Along with her two sisters, Polly Ann and Elizabeth Jane (known onscreen as Sally Blane), from the time she was four Young appeared as a child extra in a variety of films beginning in the silent era. After a sabbatical while she attended convent school, Young returned to acting at age 14. As the story goes, director Mervyn LeRoy had called the Young house to cast Polly Ann for a role, and when Gretchen told him her sister was unavailable she asked if she might do.

Though many of the films she appeared in were programmers, Young's progress from teenage actress to leading lady and from silent to talkies was smooth. She switched from First National to Fox in the Thirties and enjoyed great success for her combination of beauty and a sweet disposition.

Young's first brush with scandal came in 1930 when she eloped at age 17 to Arizona with 26-year-old costar Grant Withers, though the union was annulled the following year. Ironically enough, the pair would again appear together in Too Young to Marry (1931). Though successfully covered up, Young's second brush with romantic disaster occurred in 1935 while she was filming The Call of the Wild with Clark Gable. The pair had a brief affair which left Young pregnant. Because Gable was married to socialite Rhea Langham and an out-of-wedlock child would probably have ended his career, Young went away for a time to have her baby, eventually pretending to have adopted the little girl who would grow up with no knowledge of her real father and mother.

Young married producer Tom Lewis in 1940, and one of their two sons together, Peter Lewis would go on to perform with the San Francisco rock band Moby Grape. Her final marriage was to fashion designer Jean Louis in 1993.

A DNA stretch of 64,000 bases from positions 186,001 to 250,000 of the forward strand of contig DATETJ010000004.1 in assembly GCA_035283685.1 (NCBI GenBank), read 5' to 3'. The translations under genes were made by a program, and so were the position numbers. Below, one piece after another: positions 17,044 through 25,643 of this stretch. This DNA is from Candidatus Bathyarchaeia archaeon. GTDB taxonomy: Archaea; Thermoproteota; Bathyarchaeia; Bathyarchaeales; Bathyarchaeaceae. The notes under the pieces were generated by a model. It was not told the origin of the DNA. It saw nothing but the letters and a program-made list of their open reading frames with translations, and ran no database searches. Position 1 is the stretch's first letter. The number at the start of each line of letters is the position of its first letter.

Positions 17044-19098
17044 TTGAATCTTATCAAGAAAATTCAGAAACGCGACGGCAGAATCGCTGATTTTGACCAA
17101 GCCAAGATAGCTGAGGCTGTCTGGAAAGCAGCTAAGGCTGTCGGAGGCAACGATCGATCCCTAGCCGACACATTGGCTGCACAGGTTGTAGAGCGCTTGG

Known for her great beauty and her preference for playing virtuous and wholesome women, Young finally received recognition for her acting talent in 1947. Young won her first Best Actress Academy Award for The Farmer's Daughter, a Horatio Alger-esque tale of a farm girl who becomes a congresswoman. She was nominated again in 1949 for Come to the Stable.

It Happens Every Thursday (1953), made just one year after Paula, would prove to be Young's final film before transitioning into the new medium of television. Young was one of the first film stars to successfully make that difficult move into TV.

She appeared on a successful NBC anthology series, The Loretta Young Show as hostess and star for eight years, a show which garnered her three Emmys, making her the first person to win both an Academy Award and an Emmy. The show had originally been called Letter to Loretta and each episode opened with her reading a piece of her fan mail, a routine she eventually abandoned. Long known for her faith and support of Catholic charities, Young ended each installment of The Loretta Young Show with a moral lesson that reflected her concern about American values in the postwar years.

In the 1970s Young successfully sued NBC for showing reruns of the show. Young feared that the outfits and hairstyles she wore during her introduction for each show would appear dated and out of fashion. In 1961 Young published her memoir, The Things I Had to Learn. In 1962 she briefly returned to television for the year-long run of the comedy The New Loretta Young Show. Young died at age 87 of ovarian cancer at the home of her sister Georgiana Montalban.

Producer: Buddy Adler
Director: Rudolph Mate
Screenplay: Larry Marcus, James Poe, William Sackheim
Cinematography: Charles Lawton, Jr.
Film Editing: Viola Lawrence
Art Direction: Ross Bellah
Music: George Duning
Cast: Loretta Young (Paula Rogers), Kent Smith (John Rogers), Alexander Knox (Dr. Clifford Frazer), Tommy Rettig (David Iarsen), Otto Hulett (Lt. Dargen), Will Wright (Raymond Bascom).
BW-80m.